Amgen’s opening appellate brief is due July 20, 2018.
APPEALS FROM THE PTAB
Momenta v. Bristol-Myers Squibb, Case No. 17-1694
- an appeal from the PTAB, IPR2015-01537
On February 22, 2017, Momenta appealed to the Federal Circuit from the PTAB’s final written decision upholding the patentability of U.S. Patent No. 8,476,239, which is directed to stable liquid formulations of the molecule CTLA4Ig, the active ingredient in Orencia® (abatacept). In reaching its decision, the PTAB found that the claims of the ’239 patent were not obvious in view of the cited prior art.
The parties fully briefed the appeal in the third quarter of 2017 and, on December 5, 2017, there was oral argument before a panel comprising Judges Newman, Dyk and Chen. Momenta has argued that the PTAB erred because its factual findings did not match the conclusion with regard to obviousness and that the prior art provided sufficient guidance to lead to the development of the claimed formulation. In addition to taking issue with Momenta’s arguments regarding the PTAB’s decision of non-obviousness, Bristol-Myers Squibb has argued that Momenta’s appeal should be dismissed outright because Momenta lacks Article III standing to appeal the PTAB’s decision given that Momenta does not market a product within the purview of the patent claims and is “years away” from filing an FDA application to market any such product. In its response, Momenta has argued that it has standing to appeal because, among other things, the PTAB’s decision causes Momenta concrete economic harm in light of Momenta’s significant financial investment in developing its abatacept biosimilar.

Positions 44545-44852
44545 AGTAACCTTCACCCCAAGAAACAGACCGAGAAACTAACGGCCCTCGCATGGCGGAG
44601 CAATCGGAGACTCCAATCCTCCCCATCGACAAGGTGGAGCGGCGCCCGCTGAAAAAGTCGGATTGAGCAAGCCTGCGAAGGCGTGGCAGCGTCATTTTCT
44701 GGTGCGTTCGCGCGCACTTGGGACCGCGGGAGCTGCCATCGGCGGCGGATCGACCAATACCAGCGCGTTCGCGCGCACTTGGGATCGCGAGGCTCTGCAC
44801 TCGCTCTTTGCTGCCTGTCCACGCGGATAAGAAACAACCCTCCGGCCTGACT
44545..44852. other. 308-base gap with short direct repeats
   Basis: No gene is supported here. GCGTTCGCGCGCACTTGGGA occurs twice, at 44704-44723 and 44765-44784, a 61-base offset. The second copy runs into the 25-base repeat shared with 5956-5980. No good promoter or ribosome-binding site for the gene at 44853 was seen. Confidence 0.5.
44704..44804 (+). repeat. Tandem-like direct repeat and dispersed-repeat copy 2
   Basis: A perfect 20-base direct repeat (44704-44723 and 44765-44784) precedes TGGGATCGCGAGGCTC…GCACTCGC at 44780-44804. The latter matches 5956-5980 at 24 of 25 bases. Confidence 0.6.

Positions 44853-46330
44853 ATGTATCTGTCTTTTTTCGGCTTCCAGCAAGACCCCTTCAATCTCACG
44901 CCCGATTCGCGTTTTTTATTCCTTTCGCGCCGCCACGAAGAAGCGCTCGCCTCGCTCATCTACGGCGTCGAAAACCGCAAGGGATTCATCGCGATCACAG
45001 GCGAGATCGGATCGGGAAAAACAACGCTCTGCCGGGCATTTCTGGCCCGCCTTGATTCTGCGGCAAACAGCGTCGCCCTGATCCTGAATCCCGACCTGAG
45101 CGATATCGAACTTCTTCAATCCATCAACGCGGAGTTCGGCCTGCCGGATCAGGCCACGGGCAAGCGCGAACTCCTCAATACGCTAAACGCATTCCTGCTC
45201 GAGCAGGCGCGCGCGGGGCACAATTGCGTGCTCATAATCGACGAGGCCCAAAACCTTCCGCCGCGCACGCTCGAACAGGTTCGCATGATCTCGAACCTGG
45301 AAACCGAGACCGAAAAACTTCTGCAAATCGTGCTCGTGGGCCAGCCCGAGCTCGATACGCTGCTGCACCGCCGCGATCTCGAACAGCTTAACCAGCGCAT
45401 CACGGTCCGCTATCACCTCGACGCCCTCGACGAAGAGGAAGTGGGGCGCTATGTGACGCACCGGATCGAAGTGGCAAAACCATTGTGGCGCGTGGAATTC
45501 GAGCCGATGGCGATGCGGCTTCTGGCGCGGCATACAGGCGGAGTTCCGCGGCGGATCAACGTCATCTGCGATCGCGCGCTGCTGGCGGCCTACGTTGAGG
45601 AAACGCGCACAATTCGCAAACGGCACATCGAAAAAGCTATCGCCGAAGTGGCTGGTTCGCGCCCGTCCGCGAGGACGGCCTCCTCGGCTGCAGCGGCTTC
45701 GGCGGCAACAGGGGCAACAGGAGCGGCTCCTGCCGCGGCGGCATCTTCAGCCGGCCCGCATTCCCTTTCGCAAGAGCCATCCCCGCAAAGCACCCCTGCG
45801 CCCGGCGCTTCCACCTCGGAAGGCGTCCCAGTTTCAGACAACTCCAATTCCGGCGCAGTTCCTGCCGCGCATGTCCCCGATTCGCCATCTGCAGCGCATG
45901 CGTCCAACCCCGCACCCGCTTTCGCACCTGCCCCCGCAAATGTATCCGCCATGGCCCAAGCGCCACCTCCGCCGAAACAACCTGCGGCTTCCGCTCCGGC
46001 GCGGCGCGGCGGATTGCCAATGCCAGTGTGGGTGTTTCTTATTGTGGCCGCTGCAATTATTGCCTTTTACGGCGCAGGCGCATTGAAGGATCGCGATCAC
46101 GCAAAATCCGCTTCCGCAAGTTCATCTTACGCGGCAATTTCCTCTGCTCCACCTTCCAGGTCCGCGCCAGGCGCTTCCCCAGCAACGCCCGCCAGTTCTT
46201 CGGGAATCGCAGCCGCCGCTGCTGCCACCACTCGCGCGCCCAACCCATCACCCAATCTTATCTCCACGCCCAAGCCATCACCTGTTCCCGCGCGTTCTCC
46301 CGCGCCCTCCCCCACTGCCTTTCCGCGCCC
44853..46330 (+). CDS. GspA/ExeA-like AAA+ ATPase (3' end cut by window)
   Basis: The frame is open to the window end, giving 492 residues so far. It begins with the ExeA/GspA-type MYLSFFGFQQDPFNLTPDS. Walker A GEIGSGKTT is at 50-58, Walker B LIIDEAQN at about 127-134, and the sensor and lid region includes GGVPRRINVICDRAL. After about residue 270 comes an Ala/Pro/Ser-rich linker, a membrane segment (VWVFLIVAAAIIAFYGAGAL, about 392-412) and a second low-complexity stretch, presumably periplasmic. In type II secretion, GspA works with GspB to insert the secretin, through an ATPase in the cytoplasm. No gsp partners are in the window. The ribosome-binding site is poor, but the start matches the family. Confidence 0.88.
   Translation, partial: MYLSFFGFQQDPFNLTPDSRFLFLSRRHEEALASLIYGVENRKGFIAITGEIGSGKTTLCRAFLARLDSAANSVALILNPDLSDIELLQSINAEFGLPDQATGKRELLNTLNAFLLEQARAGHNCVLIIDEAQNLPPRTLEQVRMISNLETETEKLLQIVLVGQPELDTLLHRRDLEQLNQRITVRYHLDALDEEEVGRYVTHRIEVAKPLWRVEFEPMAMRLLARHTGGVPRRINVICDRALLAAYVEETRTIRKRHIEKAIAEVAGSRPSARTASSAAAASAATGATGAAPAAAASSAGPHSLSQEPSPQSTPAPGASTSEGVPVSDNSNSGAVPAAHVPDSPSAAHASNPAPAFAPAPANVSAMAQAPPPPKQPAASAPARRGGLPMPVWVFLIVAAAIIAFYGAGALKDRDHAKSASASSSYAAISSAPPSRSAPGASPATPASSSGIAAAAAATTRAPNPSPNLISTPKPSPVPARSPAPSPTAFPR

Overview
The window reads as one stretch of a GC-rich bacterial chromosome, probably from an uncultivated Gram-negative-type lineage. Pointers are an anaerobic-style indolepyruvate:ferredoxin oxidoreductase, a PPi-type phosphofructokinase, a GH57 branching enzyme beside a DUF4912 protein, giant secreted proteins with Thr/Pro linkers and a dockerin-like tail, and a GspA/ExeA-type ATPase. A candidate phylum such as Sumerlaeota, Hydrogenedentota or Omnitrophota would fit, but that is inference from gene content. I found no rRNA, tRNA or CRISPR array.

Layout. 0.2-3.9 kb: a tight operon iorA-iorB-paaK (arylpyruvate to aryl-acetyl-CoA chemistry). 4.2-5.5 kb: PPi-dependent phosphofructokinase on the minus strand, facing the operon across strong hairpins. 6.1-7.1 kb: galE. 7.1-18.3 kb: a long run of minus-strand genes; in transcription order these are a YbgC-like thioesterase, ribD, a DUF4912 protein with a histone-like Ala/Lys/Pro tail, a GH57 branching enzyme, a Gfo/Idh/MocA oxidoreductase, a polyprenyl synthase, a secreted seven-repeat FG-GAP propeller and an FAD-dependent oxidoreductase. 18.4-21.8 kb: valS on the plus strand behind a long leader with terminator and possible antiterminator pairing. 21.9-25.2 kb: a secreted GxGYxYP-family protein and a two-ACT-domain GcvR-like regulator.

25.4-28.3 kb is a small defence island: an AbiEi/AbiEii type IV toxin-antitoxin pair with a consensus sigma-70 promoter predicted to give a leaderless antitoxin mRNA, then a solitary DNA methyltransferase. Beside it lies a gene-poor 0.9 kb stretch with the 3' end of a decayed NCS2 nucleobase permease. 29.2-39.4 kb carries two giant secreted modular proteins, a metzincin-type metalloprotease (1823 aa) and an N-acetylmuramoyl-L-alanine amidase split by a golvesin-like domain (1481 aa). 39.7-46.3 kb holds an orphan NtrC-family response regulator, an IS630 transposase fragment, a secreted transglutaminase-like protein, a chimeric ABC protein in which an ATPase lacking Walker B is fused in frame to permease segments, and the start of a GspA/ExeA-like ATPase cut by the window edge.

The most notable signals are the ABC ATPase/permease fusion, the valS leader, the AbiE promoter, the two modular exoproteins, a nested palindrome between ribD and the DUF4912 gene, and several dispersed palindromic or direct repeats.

Last month the parties submitted supplemental letters to the Federal Circuit regarding the standing issue. A decision is expected within the coming months and could issue at any time.
AbbVie v. Coherus & Boehringer Ingelheim, Case No. 17-2304 (consolidated)
- an appeal from the PTAB, IPR2016-00172, -188, -189, -408, -409